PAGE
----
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A D V A N C E D M A T E R I A L S & P R O C E S S E S | N O V E M B E R / D E C E M B E R 2 0 1 5

2 8

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fractured surface of conventionally hot

pressed Spinel with LiF doping.

Surmet uses a different approach,

which includes solid-state pressureless

sintering followed by hot isostatic press-

ing (HIP). This method is not without

challenges, but the overall result is me-

chanically superior and more reliable

onmany counts than hot pressed Spinel

(Fig. 4). Pressureless sintering followed

by HIP is also used to produce ALON.



Both ALON and Spinel have enor-

mous potential in a broad range of

applications. However, ALON appears

to be at the forefront primarily due to

its robustness and superior properties

in addition to large-scale and reliable

manufacturability. Table 2 summarizes

some of the key properties and applica-

tions for ALON and Spinel although the

majority of the list is mainly applicable

to ALON.



Scaling up ALON manufacturing

from laboratory to production quantities

has required more than a decade of ded-

icated process development and tens of

millions of dollars. Work is now under-

way to bring down the cost so that these

materials can find a role in cost-sensitive

applications such as consumer products,

semiconductor equipment, and ener-

gy-related uses. ALON is now available

in large sizes (up to 18 × 35 in.) and large

quantities. Spinel remainsawork inprog-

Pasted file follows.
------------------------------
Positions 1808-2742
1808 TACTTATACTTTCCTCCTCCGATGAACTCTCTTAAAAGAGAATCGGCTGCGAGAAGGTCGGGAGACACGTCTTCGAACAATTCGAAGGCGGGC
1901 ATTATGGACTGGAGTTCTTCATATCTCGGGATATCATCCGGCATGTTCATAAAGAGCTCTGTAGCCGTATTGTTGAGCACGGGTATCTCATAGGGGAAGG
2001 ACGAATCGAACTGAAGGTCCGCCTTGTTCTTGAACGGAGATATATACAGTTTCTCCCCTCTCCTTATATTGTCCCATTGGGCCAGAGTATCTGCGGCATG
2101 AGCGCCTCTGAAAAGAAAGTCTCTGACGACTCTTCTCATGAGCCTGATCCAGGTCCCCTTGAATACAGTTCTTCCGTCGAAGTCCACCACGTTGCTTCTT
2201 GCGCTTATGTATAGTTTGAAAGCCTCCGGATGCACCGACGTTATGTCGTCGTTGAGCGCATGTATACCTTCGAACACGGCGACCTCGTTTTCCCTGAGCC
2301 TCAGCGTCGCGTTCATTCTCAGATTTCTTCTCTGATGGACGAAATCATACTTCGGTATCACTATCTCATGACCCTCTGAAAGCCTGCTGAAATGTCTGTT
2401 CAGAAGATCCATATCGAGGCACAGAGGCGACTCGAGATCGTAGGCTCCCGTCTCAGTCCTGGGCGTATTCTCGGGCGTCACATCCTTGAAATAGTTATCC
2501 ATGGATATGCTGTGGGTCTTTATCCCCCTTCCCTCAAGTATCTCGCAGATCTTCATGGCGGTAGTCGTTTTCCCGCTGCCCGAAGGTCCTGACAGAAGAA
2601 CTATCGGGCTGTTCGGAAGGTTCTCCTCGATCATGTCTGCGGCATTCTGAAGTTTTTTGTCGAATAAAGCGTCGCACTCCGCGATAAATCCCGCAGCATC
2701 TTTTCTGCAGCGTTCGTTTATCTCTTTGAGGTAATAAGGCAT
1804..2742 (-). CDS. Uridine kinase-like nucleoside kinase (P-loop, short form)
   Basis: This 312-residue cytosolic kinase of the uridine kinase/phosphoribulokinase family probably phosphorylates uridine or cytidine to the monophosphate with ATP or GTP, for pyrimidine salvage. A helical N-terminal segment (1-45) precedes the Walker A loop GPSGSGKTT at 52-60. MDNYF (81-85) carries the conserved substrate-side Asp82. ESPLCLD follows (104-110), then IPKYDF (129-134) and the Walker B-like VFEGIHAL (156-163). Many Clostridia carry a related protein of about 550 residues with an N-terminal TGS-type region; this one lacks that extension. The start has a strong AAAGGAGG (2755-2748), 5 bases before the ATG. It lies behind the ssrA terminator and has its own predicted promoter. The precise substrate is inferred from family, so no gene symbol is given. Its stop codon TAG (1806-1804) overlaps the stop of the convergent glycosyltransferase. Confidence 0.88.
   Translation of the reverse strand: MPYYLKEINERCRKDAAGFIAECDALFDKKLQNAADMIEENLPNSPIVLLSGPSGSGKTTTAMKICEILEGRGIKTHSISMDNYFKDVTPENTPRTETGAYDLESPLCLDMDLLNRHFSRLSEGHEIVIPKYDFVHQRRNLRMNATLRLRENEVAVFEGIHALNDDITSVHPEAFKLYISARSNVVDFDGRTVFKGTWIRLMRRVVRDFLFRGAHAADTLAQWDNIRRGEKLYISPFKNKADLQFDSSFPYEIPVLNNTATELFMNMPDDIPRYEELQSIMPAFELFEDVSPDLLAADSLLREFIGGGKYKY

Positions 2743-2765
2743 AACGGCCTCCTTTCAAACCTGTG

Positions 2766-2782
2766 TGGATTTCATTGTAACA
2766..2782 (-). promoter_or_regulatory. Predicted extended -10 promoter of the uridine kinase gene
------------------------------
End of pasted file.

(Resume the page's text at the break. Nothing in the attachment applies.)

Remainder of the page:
ress. For its efforts, Surmet was recently

awarded the American Ceramic Society’s

Corporate Technical Achievement Award

in 2013. Surmet acknowledges funding

support from the U.S. Department of De-

fense in this effort.


For more information:

Mohan Rami-

setty is a materials engineer, Surmet

Corp., 31 B St., Burlington, MA 01803,





The authors acknowledge Santosh

Jha, Lee Goldman, Uday Kashalikar, Mark

Smith, Cindy Gunda, and the entire Sur-

met team for their valuable contributions

and helpful discussions in preparing this



1. M. Ramisetty, et al., Transparent

Polycrystalline Cubic Spinels Protect

and Defend,

Am. Ceram. Soc. Bull.

, Vol

92, 2, p 20-24, 2013.

2. D.C. Harris, Durable 3-5


m Trans-

mitting Infrared Window Materials,


frared Phys. Technol.

, Vol 39, p 185–201,


3. L.M. Goldman, et al., ALON Optical

Ceramic Transparencies for Window,

Dome and Transparent Armor Applica-

tions, Proc. SPIE 8016, 801608, 2011.

4. M. Rubat du Merac, et al., Effect of Im-

purities and LiF Additive in Hot-Pressed

Transparent Magnesium Aluminate


Int. J. Appl. Ceram. Technol.

, Vol

10, E33–E48 (2012); doi: 10.1111/j.1744-

7402.2012.02828.x (2012).